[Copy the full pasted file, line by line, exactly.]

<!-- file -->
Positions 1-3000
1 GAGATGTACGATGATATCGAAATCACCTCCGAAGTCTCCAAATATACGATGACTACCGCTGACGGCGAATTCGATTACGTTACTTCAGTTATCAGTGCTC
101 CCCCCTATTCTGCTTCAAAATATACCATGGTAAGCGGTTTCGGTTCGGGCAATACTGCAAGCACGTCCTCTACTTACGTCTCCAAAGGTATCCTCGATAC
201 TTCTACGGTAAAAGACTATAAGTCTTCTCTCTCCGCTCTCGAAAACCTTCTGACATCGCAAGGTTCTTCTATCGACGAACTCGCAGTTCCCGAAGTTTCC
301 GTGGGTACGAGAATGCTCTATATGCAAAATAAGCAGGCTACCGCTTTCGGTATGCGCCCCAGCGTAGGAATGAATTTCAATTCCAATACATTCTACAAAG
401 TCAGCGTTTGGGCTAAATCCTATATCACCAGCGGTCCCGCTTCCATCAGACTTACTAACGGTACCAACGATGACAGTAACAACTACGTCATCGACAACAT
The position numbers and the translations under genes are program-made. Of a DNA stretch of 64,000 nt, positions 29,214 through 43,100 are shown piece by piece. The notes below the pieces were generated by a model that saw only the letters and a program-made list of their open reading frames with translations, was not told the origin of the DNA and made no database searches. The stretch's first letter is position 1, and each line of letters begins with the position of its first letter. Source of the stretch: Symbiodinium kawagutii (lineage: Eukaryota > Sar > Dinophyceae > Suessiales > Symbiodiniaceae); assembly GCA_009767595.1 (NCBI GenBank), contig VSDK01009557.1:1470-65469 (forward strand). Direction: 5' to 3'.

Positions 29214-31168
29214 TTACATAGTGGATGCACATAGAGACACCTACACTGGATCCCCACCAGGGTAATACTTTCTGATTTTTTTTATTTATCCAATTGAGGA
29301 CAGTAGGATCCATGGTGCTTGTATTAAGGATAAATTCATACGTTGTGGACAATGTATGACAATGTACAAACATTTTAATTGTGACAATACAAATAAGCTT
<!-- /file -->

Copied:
Positions 1-3000
1 GAGATGTACGATGATATCGAAATCACCTCCGAAGTCTCCAAATATACGATGACTACCGCTGACGGCGAATTCGATTACGTTACTTCAGTTATCAGTGCTC
101 CCCCCTATTCTGCTTCAAAATATACCATGGTAAGCGGTTTCGGTTCGGGCAATACTGCAAGCACGTCCTCTACTTACGTCTCCAAAGGTATCCTCGATAC
201 TTCTACGGTAAAAGACTATAAGTCTTCTCTCTCCGCTCTCGAAAACCTTCTGACATCGCAAGGTTCTTCTATCGACGAACTCGCAGTTCCCGAAGTTTCC
301 GTGGGTACGAGAATGCTCTATATGCAAAATAAGCAGGCTACCGCTTTCGGTATGCGCCCCAGCGTAGGAATGAATTTCAATTCCAATACATTCTACAAAG
401 TCAGCGTTTGGGCTAAATCCTATATCACCAGCGGTCCCGCTTCCATCAGACTTACTAACGGTACCAACGATGACAGTAACAACTACGTCATCGACAACAT
The position numbers and the translations under genes are program-made. Of a DNA stretch of 64,000 nt, positions 29,214 through 43,100 are shown piece by piece. The notes below the pieces were generated by a model that saw only the letters and a program-made list of their open reading frames with translations, was not told the origin of the DNA and made no database searches. The stretch's first letter is position 1, and each line of letters begins with the position of its first letter. Source of the stretch: Symbiodinium kawagutii (lineage: Eukaryota > Sar > Dinophyceae > Suessiales > Symbiodiniaceae); assembly GCA_009767595.1 (NCBI GenBank), contig VSDK01009557.1:1470-65469 (forward strand). Direction: 5' to 3'.

Positions 29214-31168
29214 TTACATAGTGGATGCACATAGAGACACCTACACTGGATCCCCACCAGGGTAATACTTTCTGATTTTTTTTATTTATCCAATTGAGGA
29301 CAGTAGGATCCATGGTGCTTGTATTAAGGATAAATTCATACGTTGTGGACAATGTATGACAATGTACAAACATTTTAATTGTGACAATACAAATAAGCTT